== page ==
Prevention is worth a pound of cure

The best way to treat a dog bite, is to avoid it entirely. Learn how to behave around strange dogs. If you own a dog, make sure it is trained how to behave around other people. Learn steps to take if you are confronted by an aggressive or angry dog.

For minor dog bites

Most minor dog bites can be treated with a simple home first-aid kit. However, if you have any questions or concerns, you should contact a healthcare professional. As a first step in treatment, always clean the wound by running under warm water. Don’t be afraid of bleeding, this is your body’s way of preventing bacteria from entering the wound. Apply a disinfectant and cover with a bandage.

For more severe bites

If bleeding is profuse the bite is beyond your ability to treat with a home first-aid kit. You may need sutures or stiches to close the wound. Further, you should seek medical attention if the wound becomes more painful during healing, or if it swells, or leaks fluid or pus. Likewise, if you develop a temperature after receiving a dog bite, this may be a sign of infection. A physician will likely prescribe you antibiotics if they believe there is a risk of infection following a dog bite.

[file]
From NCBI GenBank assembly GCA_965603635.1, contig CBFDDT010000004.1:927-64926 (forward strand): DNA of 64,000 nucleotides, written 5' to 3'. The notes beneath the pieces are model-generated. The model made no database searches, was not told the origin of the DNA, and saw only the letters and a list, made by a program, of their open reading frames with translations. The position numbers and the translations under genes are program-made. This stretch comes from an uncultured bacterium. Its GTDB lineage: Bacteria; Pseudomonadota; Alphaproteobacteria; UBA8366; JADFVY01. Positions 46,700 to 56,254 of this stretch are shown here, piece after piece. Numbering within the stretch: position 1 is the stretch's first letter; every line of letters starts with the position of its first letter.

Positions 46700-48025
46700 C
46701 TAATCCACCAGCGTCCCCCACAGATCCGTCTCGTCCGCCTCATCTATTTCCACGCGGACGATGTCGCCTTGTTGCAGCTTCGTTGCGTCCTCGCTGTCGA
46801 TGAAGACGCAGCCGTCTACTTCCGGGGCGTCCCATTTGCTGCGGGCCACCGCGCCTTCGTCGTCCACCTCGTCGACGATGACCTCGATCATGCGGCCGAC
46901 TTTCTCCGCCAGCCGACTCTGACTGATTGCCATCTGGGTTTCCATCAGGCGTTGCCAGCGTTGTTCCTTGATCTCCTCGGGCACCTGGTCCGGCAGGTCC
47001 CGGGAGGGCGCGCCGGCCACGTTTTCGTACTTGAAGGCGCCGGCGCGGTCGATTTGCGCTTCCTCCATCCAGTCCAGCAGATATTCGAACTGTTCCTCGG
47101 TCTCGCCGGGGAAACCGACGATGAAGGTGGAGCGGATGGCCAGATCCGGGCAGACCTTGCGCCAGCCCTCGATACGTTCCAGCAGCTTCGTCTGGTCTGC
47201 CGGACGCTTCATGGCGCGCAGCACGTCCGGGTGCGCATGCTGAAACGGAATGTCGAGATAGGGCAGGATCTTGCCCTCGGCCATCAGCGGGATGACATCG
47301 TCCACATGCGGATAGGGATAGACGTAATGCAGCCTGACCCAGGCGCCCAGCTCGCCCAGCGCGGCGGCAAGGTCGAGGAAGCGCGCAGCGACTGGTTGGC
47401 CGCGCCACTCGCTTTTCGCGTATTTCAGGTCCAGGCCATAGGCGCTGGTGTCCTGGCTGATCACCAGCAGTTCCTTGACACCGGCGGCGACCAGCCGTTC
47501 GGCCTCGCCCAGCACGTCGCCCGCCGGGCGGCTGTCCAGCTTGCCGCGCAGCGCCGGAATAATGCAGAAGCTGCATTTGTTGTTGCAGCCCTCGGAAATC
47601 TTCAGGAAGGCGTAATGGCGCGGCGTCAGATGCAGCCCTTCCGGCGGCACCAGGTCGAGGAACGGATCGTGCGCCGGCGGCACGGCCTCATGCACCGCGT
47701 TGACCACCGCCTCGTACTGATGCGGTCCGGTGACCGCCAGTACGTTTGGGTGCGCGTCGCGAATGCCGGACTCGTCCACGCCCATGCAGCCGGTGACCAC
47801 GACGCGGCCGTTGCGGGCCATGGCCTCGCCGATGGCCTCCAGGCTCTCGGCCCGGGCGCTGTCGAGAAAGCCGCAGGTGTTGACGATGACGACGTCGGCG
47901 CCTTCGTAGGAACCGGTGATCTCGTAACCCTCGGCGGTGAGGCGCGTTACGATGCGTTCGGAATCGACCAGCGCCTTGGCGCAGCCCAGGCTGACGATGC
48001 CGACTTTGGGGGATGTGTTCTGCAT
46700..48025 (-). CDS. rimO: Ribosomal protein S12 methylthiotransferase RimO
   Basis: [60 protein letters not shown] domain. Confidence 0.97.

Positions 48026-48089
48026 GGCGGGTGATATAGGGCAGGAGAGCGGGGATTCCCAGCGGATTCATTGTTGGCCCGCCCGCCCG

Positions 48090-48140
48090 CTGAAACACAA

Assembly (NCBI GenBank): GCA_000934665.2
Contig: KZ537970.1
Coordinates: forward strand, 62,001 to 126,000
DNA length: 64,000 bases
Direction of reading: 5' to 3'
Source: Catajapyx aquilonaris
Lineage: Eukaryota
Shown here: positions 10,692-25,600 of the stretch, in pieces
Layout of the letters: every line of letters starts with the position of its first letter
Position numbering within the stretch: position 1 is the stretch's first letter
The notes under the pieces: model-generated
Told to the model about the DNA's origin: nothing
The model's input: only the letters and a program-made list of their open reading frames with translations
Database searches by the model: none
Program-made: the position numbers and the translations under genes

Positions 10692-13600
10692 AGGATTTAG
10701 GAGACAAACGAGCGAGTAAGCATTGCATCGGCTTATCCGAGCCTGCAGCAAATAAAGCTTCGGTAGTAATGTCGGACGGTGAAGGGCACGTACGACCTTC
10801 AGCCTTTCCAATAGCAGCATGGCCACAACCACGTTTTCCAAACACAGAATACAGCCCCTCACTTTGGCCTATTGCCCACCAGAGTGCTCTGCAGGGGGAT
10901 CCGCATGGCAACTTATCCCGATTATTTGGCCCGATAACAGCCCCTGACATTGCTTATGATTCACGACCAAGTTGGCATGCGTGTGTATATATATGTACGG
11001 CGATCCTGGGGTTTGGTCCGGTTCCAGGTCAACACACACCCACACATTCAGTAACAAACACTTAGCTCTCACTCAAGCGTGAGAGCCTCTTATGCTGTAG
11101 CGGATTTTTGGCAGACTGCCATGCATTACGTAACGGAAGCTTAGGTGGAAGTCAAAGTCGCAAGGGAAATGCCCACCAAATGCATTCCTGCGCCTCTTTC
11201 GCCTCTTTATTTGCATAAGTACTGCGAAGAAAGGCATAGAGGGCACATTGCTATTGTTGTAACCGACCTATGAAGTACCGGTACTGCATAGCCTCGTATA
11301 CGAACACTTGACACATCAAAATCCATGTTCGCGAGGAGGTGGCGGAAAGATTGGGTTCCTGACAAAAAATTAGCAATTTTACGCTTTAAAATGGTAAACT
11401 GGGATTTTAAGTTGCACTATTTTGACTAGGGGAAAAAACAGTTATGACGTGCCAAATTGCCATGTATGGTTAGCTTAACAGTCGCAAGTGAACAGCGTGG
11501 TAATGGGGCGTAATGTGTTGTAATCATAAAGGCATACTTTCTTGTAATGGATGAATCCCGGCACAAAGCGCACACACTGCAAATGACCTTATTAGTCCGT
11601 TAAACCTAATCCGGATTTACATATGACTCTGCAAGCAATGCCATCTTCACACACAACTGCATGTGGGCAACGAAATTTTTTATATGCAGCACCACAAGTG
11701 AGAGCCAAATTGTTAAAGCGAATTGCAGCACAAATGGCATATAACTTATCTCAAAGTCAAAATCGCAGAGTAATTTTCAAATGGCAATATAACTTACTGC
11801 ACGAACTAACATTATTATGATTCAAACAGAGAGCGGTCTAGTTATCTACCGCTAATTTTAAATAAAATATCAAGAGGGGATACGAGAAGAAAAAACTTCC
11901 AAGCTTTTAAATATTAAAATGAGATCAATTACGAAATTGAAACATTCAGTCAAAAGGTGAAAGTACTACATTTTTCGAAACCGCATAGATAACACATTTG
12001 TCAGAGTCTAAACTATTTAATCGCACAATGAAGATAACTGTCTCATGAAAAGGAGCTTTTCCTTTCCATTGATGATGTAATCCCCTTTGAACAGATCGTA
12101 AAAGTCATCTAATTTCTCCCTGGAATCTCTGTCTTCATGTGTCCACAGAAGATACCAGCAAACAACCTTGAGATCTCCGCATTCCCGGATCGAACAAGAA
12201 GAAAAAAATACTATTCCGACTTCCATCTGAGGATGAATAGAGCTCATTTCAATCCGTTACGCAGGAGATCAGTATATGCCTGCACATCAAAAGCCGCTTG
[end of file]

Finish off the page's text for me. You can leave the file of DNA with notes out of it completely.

4 Tips for Safely Approaching a Strange Dog

We have all been there before, we see an unbearably cute dog walking on the street, and we just have to go up and say hi. Who can turn down a stocky little corgi waddling down the sidewalk? They need to be greeted. And Pet. There are rules to doing this though! You should never walk up to a stranger’s dog to greet it without first receiving permission. Following are our 4 tips for safely approaching a strange dog.

1) Ask Permission

The most obvious and important detail, always ask for permission before approaching a strange dog. The dog may look friendly, but you cannot make assumptions. Just because you love all dogs, does not mean that all dogs will love you.

2) Approach with caution

You may be full of enthusiasm and excitement, but the dog might not feel the same. It may be a little more apprehensive. Especially if you run right up to it. Imagine how you would feel if someone did the same thing to you? You would feel a little surprised and spooked probably. Treat a dog the way you would like to be treated. Be polite and friendly.

3) Let the dog initiate

So, you have received permission from the owner to approach, and you have done so carefully. The next step is to let the dog initiate contact with you. Extend your hand to let them become familiar with you and your smell. Avoid making direct, extended eye contact. Some breeds of dogs will read this as a direct confrontation or threat, and may respond accordingly.